Compound 63328: Using the procedure described for the synthesis of compound 6 from compound 5 and then using General Method E, compound 6 (66 mg, 0.127 mmol) was converted to product 63328 (49.1 mg, 74%) as a white solid: 1H NMR (400 MHz, CDCl3) δ 7.65 (s, 1H), 4.32 (s, br, 1H), 3.62 (s, 3H), 2.90 (d, 1H, J=4.4 Hz), 2.66 (dt, 1H, J=13.2, 3.6 Hz), 2.47 (dd, 1H, J=16.4, 4.8 Hz), 2.37 (dd, 1H, J=16.4, 13.2 Hz), 1.85-2.16 (m, 5H), 1.44-1.84 (m, 8H), 1.00-1.40 (m, 3H), 1.23 (s, 3H), 1.22 (s, 3H), 1.18 (s, 3H), 1.16 (s, 3H), 1.04 (s, 3H), 0.98 (s, 3H), 0.91 (s, 3H); m/z 448.3 (M+1).

Example 4 Aqueous Solubility of Oleanolic Acid Derivatives

The aqueous solubility of the compounds shown here was determined using the procedures outlined in Example 1.

Aqueous Solubility
Compound ID(s) Structure (μM)
63097 (402)
Figure US10093614-20181009-C00065
1.46
63102 (dh404)
Figure US10093614-20181009-C00066
0.06
63198
Figure US10093614-20181009-C00067
163.6
63202
Figure US10093614-20181009-C00068
1.89
63208
Figure US10093614-20181009-C00069
9.49
63214
Figure US10093614-20181009-C00070
112.2
63219
Figure US10093614-20181009-C00071
13.58
63221
Figure US10093614-20181009-C00072
8.78
63226
Figure US10093614-20181009-C00073
0.71
63231
Figure US10093614-20181009-C00074
1.23
63232
Figure US10093614-20181009-C00075
0.75
63237
Figure US10093614-20181009-C00076
5.16

All of the methods disclosed and claimed herein can be made and executed without undue experimentation in light of the present disclosure. While the compositions and methods of this invention have been described in terms of preferred embodiments, it will be apparent to those of skill in the art that variations may be applied to the methods and in the steps or in the sequence of steps of the method described herein without departing from the concept, spirit and scope of the invention. More specifically, it will be apparent that certain agents which are both chemically and physiologically related may be substituted for the agents described herein while the same or similar results would be achieved. All such similar substitutes and modifications apparent to those skilled in the art are deemed to be within the spirit, scope and concept of the invention as defined by the appended claims.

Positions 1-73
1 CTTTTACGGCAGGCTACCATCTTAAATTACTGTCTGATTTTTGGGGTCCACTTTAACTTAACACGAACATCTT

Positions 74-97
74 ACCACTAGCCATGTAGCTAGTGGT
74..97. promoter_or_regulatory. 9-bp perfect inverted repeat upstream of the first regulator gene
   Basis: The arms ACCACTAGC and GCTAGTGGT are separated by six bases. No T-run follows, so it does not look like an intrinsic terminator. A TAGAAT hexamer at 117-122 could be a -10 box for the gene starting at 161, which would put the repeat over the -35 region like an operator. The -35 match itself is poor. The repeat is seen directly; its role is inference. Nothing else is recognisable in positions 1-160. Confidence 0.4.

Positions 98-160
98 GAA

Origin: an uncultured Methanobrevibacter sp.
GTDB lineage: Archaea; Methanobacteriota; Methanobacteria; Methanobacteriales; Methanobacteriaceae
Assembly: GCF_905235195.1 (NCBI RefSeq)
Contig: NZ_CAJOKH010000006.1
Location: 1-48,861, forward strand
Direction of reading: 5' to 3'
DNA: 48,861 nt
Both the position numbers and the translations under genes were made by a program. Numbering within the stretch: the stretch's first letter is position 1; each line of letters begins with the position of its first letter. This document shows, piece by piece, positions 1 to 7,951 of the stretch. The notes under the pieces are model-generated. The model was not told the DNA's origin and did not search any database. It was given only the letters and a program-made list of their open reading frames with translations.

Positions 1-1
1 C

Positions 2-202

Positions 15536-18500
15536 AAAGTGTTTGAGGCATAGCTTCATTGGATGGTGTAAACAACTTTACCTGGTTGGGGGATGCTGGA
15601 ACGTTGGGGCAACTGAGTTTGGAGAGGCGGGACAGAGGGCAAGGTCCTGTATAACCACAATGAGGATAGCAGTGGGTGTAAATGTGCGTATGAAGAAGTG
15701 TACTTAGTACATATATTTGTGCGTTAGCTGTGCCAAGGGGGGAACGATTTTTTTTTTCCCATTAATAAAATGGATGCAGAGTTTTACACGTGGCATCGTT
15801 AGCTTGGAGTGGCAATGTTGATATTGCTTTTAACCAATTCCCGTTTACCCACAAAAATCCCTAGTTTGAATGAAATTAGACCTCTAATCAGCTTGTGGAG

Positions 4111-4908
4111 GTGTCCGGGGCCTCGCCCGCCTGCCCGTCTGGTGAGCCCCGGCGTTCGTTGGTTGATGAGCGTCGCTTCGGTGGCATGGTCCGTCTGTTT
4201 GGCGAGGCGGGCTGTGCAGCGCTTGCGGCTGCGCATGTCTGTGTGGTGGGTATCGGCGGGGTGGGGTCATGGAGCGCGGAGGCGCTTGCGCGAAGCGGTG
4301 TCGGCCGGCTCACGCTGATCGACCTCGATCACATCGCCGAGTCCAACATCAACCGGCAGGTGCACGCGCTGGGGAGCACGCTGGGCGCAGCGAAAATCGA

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The following references, to the extent that they provide exemplary procedural or other details supplementary to those set forth herein, are specifically incorporated herein by reference.

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Claims (21)

What is claimed is:
1. A method of making a first compound defined as:
Figure US10093614-20181009-C00077
wherein:
R1 is:
hydrogen or hydroxy; or
alkyl(C≤12),alkenyl(C≤12), alkynyl(C≤12), aryl(C≤12), aralkyl(C≤12), heteroaryl(C≤12), heteroaralkyl(C≤12), acyl(C≤12), alkoxy(C≤12), alkenyloxy(C≤12), alkynyloxy(C≤12), aryloxy(C≤12), aralkoxy(C≤12), heteroaryloxy(C≤12), heteroaralkoxy(C≤12), thioacyl(C≤12), alkylsulfonyl(C≤12), alkenylsulfonyl(C≤12), alkynylsulfonyl(C≤12), arylsulfonyl(C≤12), aralkylsulfonyl(C≤12), heteroarylsulfonyl(C≤12), or heteroaralkylsulfonyl(C≤12), or a substituted version of any of these groups;
R2 is:
hydroxy, or
alkyl(C≤12), alkenyl(C≤12), alkynyl(C≤12), aryl(C≤12), aralkyl(C≤12), heteroaryl(C≤12), heteroaralkyl(C≤12), acyl(C≤12), alkoxy(C≤12), alkenyloxy(C≤12), alkynyloxy(C≤12), aryloxy(C≤12), aralkoxy(C≤12), heteroaryloxy(C≤12), heteroaralkoxy(C≤12), thioacyl(C≤12), alkylsulfonyl(C≤12), alkenylsulfonyl(C≤12), alkynylsulfonyl(C≤12), arylsulfonyl(C≤12), aralkylsulfonyl(C≤12), heteroarylsulfonyl(C≤12), or heteroaralkylsulfonyl(C≤12), or a substituted version of any of these groups;